In three years, Rick Rockwell has gone from TV pariah to TV pioneer.

The irony that reality-relationship shows are all the rage today is not lost on the hapless groom of Who Wants to Marry a Multimillionaire? whose on-air marriage to emergency-room nurse Darva Conger on Feb. 15, 2000, crashed and burned just a few weeks later.

"This stuff has just become de rigueur!" the self-effacing Rockwell said yesterday when reached by phone at his waterfront condo in Vancouver, where he lives for part of the year. "It's just old news, so nobody gets their feathers ruffled."

Rockwell, who reports that he's still working the corporate-meeting circuit as a comedian as well as dabbling in real estate, would likely never watch Joe Millionaire and The Bachelor/Bachelorette if it weren't for journalists calling him every so often for a comment.

As a result, he's had ample time to think about today's reality shows in the context of his own experience on Multimillionaire.

While Joe Millionaire and The Bachelor/Bachelorette are both widely accepted by audiences today, Multimillionaire was roundly criticized (though highly rated) for daring to present the spectacle of a single guy choosing a bride from among 50 eligible single women on a live, two-hour, televised pageant.

The show was so reviled that it wouldn't have seemed possible that three years later, such shows would be taking over prime-time television.

Rockwell sees his role as the guy who loosened the lid on the jar, making it easier for those who followed.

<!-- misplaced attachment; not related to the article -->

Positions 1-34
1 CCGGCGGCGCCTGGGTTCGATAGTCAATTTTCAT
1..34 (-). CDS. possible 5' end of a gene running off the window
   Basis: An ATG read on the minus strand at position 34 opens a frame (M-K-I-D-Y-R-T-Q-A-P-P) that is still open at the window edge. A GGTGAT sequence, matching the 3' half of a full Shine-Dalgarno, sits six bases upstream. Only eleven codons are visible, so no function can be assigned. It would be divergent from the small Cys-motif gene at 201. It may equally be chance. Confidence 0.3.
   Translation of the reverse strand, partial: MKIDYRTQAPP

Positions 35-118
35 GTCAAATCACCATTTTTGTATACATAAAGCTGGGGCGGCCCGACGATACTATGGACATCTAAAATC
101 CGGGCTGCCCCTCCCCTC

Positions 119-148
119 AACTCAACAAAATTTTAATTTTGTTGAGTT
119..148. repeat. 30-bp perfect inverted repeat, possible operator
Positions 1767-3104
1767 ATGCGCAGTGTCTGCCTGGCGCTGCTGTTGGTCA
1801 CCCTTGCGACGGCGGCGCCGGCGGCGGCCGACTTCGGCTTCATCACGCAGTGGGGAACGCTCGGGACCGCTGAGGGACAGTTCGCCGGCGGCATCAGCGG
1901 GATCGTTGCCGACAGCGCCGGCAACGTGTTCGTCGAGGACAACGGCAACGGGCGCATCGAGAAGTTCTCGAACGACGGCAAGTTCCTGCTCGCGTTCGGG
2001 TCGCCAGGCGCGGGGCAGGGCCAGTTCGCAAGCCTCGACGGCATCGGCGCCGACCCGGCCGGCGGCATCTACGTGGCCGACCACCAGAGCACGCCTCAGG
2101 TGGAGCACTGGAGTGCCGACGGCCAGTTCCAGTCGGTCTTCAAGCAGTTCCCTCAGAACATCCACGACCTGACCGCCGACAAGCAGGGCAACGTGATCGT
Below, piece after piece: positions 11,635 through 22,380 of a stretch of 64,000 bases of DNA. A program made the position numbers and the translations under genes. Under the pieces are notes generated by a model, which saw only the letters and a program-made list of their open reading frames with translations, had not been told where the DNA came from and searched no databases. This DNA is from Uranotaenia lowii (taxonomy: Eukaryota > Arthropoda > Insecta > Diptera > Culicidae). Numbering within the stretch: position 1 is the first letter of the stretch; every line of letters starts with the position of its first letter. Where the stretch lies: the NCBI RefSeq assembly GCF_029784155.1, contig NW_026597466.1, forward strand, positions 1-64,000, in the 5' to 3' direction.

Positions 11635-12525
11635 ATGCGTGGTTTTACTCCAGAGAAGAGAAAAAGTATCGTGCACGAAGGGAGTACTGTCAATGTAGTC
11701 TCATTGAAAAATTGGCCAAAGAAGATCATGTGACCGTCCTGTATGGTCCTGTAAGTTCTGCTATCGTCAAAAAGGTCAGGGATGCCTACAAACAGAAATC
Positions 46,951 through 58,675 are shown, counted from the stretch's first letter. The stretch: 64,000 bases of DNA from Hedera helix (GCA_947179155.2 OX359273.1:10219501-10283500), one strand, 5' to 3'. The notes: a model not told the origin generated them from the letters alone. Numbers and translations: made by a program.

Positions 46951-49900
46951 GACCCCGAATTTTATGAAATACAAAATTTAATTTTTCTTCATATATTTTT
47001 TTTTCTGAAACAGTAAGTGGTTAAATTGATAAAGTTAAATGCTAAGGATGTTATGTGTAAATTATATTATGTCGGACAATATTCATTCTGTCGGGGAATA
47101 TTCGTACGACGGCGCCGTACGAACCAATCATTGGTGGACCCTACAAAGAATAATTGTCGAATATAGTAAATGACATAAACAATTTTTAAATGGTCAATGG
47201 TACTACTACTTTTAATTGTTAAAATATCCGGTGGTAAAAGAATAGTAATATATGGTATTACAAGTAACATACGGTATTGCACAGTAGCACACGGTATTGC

"My take on it is that I'm the second oldest of six kids, and when I did everything, I was always the guy that had to do something first," Rockwell said.

"By the time my little brothers went through the same phases in their lives, it was so much easier for them because mom and dad had been there, done that."

Although he watches the reality shows, Rockwell insists he's not a fan, and warns would-be participants that a TV show is the wrong place to look for love.

"People really need to get a life," said Rockwell, who's still single but ever hopeful of finding a mate.

"Chemistry is such an elusive thing and if you think that you're even going to discover what a person's all about [on a TV show], it ain't gonna happen . . . especially when the cameras are rolling. The fishbowl effect takes over so people's behavior ceases to be real when they know they're being watched."

Rockwell, who was widely ridiculed three years ago for participating on Multimillionaire, has found that people's opinions of him have mellowed over the years.

"The public and even the media now are generally very kind to me," he said. "I have a funny joke -- I tell people, 'I don't have much to live up to, and I can do that!' "